Monday, February 01, 2016

More On The "All Crime All The Time" Legislative Session; Law Enforcement Takes Some Hits, Plus: Senate Leader Sanchez Dons Funeral Garb; GOP House Bills To Be Buried, And: Replacement Eyed For Prominent GOP State Senator 

The "all crime all the time" crowd in Santa Fe is showering us with "lock them up and throw away the key" legislation but they might want to look at this. When it comes to paying our judges, New Mexico ranks last or nearly dead last at every level. That might be kind of relevant as the crime bills would put increased responsibility on the courts as well as the jails. That would cost money that the House R's are not talking about. . .

Not that many of the crime bills are going to get to the Governor's desk. Senate Majority Leader Michael Sanchez was spotted in his traditional formal funeral clothes over the weekend and carrying a shovel in hand. He was preparing to bury dozens of bills from GOP House legislators. They will be the official mourners at the funeral and their mournful wails promise to fill the Roundhouse for the remaining days of the legislative session. Think of the Wailing Wall. . .


While Santa Fe and the media are busy blaming the judicial system for the state's crime mess, it's clear that law enforcement shares blame, too. How about the astounding news that federal drug agents were buying heroin and guns from the criminal who allegedly killed APD officer Daniel Webster. They could have arrested the guy. Instead, a couple of weeks after the drug buys he kills Webster. For this one we call in retired APD Seargent Dan Klein:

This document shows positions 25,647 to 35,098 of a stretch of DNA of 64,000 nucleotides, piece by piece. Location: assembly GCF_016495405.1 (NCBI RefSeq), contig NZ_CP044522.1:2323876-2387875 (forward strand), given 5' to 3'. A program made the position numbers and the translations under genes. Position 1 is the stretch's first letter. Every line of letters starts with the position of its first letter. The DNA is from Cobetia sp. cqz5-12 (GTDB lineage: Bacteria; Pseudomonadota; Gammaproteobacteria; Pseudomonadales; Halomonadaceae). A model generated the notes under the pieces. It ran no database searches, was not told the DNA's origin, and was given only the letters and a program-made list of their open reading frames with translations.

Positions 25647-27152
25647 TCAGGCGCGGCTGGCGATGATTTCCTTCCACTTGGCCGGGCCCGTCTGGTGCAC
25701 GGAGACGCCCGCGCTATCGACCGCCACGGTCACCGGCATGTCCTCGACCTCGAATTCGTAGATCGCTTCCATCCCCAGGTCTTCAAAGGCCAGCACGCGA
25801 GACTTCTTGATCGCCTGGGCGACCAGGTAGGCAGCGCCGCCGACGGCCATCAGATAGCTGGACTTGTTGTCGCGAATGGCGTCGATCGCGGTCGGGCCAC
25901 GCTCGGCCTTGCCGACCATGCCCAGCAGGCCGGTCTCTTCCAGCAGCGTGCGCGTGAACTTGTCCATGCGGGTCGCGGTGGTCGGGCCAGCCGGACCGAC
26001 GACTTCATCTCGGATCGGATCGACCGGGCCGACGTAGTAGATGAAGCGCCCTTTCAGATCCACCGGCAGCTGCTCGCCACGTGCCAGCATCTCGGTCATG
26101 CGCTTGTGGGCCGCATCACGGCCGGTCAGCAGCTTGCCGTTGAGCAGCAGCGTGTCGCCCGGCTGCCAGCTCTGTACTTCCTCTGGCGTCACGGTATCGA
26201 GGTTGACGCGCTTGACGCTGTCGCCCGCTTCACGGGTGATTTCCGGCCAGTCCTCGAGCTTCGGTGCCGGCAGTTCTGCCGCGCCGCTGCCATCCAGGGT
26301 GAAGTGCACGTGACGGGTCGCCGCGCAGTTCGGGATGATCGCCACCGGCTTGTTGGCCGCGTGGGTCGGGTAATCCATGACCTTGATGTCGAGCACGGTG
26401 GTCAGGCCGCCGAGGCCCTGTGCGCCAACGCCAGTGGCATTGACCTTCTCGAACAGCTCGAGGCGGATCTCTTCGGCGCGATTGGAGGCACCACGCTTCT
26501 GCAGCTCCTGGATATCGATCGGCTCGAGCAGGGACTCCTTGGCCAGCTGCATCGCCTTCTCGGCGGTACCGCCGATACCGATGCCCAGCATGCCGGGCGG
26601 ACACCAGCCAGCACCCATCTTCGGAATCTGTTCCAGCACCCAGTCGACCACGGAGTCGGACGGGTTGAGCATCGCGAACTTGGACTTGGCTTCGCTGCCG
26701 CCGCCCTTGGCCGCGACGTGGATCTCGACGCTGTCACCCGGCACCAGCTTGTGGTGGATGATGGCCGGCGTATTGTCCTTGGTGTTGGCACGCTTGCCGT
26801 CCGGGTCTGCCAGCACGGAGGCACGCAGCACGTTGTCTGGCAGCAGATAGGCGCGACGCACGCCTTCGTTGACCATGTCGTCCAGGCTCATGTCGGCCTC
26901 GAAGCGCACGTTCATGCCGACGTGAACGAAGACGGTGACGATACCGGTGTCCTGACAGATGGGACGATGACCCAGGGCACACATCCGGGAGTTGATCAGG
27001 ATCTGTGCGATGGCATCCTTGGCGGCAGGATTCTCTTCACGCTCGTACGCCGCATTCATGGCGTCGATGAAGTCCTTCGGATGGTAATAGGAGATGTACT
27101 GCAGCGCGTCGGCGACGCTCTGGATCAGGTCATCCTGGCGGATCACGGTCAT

The revelation that the violent career criminal who murdered Officer Webster was selling drugs and a gun to ATF agents days before he murdered Webster raises tough questions  for law enforcement. What is more important, taking a violent career criminal off the streets as soon as you have charges? Or do you use that criminal to work yourself up to a bigger crook? And who is making that decision? Has Albuquerque become a dumping ground for violent career criminals because law enforcement is purposely not taking them off the streets? What is the Department of Justice / Alcohol Tobacco and Firearms role? Are we putting citizens and beat cops at risk by not removing these criminals as soon as we have charges against them? The DOJ needs to answer these questions.

And how about tthat outburst of righteous indignation by State Police Chief Pete Kassetas when former ABQ City Councilor Pete Dinelli testified in Santa Fe against the notorious double-dipping bill being pushed by ABQ Mayor Berry. Dinell said the "return to work" bill is not needed by law enforcement because, for example, the State Police Dept. is fully staffed. Kassetas exploded:

How dare you say my agency is 100 percent filled!”

The chief's contention was easily debunked by the ABQ Free Press:

In November, the state police responded to ABQ Free Press questions regarding its staffing levels. At the time, the department said it was budgeted for 678 officers and that it had 642 on staff. The department also said that it had 36 cadets in the state’s Law Enforcement Training Academy and that they would graduate in December. Those cadets did indeed graduate in December. Add 642 and 36 and what do you get … 678!